Mark Lefebvre, KWL Director, interviews Melissa Yuan-Innes, author of the hot-selling Hope Sze Medical Mystery series about...
- Melissa’s role as an emergency physician and the role this plays in helping develop her fiction and the character of Hope Sze
- Melissa’s latest book, TERMINALLY ILL which is coming out February 1, 2014 (and is available for pre-order)
- How the beloved yet frustrating city of Montreal is a prominent feature in her fiction
- How Melissa manages to find time to write on top of her demanding day job (10 to 14 hour shifts) and her family life.
- Melissa’s “secret weapon” otherwise known as her husband
- The many pseudonyms Melissa uses for the different style of fiction that she writes (sci-fi/fantasy and non-fiction medical humour fiction) under Melissa Yuan-Innes, medical thrillers and mysteries written under Melissa Yi, medical romance written under Melissa Yin, children’s books under Melissa Yuan and the reasons behind that (and how it has changed since Melissa first started)
- The unpredictability and wonderful escape factor as something that drew Melissa to science fiction
- Melissa won second place in the Writers of the Future when she was in medical school
- The importance and value of professional workshops, including the long term friendships that were forged at Writers of the Future, and the reason why Melissa has returned to Dean Wesley Smith and Kristine Kathryn Rusch’s professional workshops for over a decade
- Some early mistakes that Melissa made when she first started writing and sending submissions to editors (and great tips she learned from Kristine at the pro workshops)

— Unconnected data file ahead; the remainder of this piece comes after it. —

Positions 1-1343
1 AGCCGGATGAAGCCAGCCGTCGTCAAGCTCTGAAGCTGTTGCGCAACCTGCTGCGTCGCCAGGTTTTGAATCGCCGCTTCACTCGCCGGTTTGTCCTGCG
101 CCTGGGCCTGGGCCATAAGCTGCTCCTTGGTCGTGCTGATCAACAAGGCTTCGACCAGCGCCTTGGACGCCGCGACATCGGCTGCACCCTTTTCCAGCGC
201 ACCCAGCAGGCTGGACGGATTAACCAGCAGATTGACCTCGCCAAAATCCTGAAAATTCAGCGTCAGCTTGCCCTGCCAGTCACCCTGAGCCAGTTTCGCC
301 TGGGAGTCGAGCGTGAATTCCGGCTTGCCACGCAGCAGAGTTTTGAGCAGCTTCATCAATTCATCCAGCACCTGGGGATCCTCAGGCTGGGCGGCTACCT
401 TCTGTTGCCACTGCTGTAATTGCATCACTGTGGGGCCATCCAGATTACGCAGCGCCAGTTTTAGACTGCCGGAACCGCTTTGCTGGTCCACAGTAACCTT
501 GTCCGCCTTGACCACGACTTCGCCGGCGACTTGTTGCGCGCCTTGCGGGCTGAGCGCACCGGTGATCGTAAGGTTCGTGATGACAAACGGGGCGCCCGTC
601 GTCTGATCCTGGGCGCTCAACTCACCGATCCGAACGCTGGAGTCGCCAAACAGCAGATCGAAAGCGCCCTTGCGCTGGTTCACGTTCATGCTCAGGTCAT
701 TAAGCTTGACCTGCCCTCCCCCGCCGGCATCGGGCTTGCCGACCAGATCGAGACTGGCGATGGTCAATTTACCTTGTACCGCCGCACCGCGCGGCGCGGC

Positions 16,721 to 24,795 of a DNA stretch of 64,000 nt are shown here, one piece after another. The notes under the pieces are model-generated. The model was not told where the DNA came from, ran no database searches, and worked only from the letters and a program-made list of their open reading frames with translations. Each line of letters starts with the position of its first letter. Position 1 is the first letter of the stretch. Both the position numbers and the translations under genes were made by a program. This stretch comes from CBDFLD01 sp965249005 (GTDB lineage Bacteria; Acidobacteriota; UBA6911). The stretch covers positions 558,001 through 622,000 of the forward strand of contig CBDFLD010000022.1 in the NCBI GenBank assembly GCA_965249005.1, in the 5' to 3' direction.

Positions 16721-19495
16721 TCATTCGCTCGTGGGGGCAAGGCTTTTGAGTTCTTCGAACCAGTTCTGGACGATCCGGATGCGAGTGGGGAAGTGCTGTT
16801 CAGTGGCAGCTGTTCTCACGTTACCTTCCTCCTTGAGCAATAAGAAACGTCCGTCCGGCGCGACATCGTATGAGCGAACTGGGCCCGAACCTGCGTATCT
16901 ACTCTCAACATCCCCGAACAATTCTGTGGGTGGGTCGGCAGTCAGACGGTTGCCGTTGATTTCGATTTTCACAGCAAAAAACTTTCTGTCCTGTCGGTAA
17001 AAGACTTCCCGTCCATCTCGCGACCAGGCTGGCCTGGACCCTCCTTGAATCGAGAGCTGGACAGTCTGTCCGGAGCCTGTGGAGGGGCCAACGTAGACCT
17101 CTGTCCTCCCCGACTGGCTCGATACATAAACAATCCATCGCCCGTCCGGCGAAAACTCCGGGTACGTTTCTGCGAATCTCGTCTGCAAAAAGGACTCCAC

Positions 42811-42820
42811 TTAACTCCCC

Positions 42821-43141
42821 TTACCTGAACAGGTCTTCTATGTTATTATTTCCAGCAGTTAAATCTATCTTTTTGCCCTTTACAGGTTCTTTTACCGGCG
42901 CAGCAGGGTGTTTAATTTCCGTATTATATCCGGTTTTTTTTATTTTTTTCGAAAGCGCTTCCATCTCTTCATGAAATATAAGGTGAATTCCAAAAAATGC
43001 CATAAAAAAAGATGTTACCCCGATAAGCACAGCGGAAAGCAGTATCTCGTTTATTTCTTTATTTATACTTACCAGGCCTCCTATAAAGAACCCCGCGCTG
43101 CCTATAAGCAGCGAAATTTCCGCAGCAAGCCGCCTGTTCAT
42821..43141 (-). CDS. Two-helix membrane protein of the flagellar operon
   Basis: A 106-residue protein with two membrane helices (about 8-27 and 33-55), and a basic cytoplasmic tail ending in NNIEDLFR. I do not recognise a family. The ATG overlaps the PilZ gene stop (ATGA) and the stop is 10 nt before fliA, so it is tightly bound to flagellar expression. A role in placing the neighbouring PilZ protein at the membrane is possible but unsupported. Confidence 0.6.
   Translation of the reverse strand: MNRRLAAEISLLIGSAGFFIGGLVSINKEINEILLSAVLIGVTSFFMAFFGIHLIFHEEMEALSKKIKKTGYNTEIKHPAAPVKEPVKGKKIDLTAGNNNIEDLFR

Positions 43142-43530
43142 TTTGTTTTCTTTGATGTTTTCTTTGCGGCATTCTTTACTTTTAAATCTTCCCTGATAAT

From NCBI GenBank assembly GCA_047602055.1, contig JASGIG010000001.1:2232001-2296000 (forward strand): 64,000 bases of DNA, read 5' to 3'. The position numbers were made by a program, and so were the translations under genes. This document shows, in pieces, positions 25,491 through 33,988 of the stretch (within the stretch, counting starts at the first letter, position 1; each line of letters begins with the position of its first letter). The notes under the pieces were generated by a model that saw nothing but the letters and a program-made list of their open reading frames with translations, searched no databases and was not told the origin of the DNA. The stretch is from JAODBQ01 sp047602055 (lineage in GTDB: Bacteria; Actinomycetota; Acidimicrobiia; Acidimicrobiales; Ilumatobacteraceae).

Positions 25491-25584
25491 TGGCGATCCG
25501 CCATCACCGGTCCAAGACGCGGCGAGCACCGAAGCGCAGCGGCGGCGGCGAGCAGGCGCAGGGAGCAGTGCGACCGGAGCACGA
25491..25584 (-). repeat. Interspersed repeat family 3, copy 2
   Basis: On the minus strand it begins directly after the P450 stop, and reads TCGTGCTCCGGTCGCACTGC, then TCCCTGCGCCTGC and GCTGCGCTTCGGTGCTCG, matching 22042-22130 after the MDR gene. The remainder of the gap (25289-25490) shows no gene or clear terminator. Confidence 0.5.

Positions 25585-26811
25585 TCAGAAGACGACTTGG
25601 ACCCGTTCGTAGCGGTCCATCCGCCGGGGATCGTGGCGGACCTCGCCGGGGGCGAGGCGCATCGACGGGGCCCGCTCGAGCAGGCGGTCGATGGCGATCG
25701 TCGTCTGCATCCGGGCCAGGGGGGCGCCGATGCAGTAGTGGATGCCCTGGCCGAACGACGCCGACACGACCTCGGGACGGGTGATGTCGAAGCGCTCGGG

- Some of the similarities and differences in the electronic age of writing and submitting and writing and publishing
- Melissa’s amazing experience winning Kobo Writing Life’s Win your Cover contest (featuring the talented and dedicated cover designer Scarlett Rugers
- Melissa’s traditionally published short story “Burning Beauty” which appears in the anthology Tesseracts Sixteen: Parnassus Unbound, and how writing short fiction can be a refreshing change from writing novel length works, and still be a way of getting a lot of your material in front of a diverse and broad reading audience
- The CBC commissioned story written under Melissa Yi - No Air
- Melissa’s yoga mystery story being published in Ellery Queen Mystery Magazine and how Dean Wesley Smith calls being published in a market like that being one of the best advertising tools for a writer
- Melissa’s dark humour December 2013 release: The Italian School for Assassins and the role that humour and dark humour plays in her life and in her writing.
- Melissa’s advice to writers regarding persistence and humour
Mark Lefebvre then talks about the difference between trying to find time to write and making time to write, outlining a few strategies that authors who work day jobs sometimes employ when carving out time in their busy schedules to make time for writing.
Direct download: KWL_EP014.mp3
-- posted at: 10:11am PDT